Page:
Nineteen South Australia correctional officers on Tuesday attempted to have a coroner removed from an inquest into the death in custody of an Aboriginal man due to a risk of "apprehended bias".
The prison guards put forward a conflict of interest argument in the supreme court against deputy coroner Jayne Basheer, saying she should be removed from the inquest because she once acted in a matter where the fees were paid for by the Correctional Officers Legal Fund.
The coronial inquest into the 2016 death in custody of Kokatha, Wirangu and Wiradjuri man, Wayne Fella Morrison, 29, has already seen seven guards lose a bid in the SA Coroner's Court last December to avoid giving evidence when they claimed doing so could leave them liable to civil or disciplinary action.
In addition to arguing in the supreme court on Tuesday that Ms Basheer should be removed from the inquest, the prison guards have also challenged the inquest, arguing they should have a right to silence when asked to provide evidence that may implicate them in wrongdoing or negligence.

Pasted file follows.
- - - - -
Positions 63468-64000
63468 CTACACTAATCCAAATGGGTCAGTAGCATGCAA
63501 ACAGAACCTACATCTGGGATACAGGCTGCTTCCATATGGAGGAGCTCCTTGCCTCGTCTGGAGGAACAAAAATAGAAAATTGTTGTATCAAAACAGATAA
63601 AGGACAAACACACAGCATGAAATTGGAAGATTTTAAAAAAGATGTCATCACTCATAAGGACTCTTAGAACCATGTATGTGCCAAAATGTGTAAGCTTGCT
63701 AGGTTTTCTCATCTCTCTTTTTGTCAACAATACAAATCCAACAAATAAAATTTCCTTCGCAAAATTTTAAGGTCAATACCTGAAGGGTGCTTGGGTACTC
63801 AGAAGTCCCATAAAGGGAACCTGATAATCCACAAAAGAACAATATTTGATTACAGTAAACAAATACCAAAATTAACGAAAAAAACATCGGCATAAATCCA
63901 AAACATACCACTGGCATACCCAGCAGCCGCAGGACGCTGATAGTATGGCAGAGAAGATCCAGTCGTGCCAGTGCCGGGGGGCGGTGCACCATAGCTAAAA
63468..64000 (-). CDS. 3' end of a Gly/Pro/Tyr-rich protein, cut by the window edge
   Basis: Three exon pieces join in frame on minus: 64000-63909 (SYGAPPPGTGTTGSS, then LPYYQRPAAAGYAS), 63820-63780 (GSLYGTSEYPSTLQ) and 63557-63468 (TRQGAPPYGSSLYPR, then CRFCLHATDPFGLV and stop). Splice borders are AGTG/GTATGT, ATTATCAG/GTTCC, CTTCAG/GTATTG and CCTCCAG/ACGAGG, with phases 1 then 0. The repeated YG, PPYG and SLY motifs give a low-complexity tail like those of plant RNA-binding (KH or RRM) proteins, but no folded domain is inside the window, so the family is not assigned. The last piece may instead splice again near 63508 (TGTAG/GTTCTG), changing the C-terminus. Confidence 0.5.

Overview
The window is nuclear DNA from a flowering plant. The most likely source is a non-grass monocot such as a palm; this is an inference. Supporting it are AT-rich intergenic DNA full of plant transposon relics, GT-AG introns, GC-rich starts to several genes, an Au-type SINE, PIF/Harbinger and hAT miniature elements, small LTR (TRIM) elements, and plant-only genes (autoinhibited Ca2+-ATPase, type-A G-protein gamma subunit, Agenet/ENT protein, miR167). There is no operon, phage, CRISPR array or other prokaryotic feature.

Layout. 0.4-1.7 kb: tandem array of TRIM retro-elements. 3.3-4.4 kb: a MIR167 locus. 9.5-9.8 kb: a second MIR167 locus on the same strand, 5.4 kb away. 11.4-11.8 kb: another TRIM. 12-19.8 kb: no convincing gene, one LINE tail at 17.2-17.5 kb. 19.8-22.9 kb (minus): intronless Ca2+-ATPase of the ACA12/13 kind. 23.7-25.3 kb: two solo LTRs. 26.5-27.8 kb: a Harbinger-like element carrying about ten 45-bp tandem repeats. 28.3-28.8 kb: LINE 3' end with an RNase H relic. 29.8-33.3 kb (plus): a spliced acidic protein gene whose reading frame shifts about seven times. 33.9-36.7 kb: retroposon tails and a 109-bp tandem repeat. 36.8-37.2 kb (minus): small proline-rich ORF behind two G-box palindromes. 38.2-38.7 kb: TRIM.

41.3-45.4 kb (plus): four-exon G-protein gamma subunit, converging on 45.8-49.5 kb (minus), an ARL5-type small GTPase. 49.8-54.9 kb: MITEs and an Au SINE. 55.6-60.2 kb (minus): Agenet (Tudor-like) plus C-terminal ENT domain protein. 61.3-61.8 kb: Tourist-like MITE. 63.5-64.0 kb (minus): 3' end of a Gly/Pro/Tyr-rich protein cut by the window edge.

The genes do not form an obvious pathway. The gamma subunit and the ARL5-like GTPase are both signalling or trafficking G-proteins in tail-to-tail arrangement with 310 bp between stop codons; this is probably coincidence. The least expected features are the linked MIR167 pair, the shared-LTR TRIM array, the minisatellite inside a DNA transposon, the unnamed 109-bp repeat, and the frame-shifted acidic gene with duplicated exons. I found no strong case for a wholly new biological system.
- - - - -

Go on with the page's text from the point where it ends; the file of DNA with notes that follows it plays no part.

Ms Basheer and the Coroner's Court opposed her removal.
On 23 September, 2016 Mr Morrison was restrained and placed face-down by 14 correctional officers in a prison transport van. Mr Morrison was unresponsive when he was later removed from the van.
The incident was caught on CCTV at Adelaide’s high security Yatala Labour Prison.
After failing to regain consciousness, Mr Morrison died three days later in the Royal Adelaide Hospital.
His family have been searching for answers since the death.
Sibling speaks out
Mr Morrison's sister, Latoya Rule, spoke to NITV News on Thursday and said the family wanted to know what happened to Wayne and to "ensure that there is transparency and accountability".
"To me, removing the Coroner at this point would pull into question the role and purpose of all Coroner's inquests, particularly in Aboriginal deaths in custody cases," said Ms Rule.
"My family have had to wait over 3 years to hear that we now have to sit in the supreme court - it is frustrating and distressing.
"If our case can work toward changes that keep other peoples safe and alive, then we must keep pushing on. Wayne’s death will not be in vain," she said.
Since the inquest began in August last year, several hearings have been held, with evidence given by health providers, experts and some of the prison guards.
However, those who were travelling in the van with Morrison have not given evidence.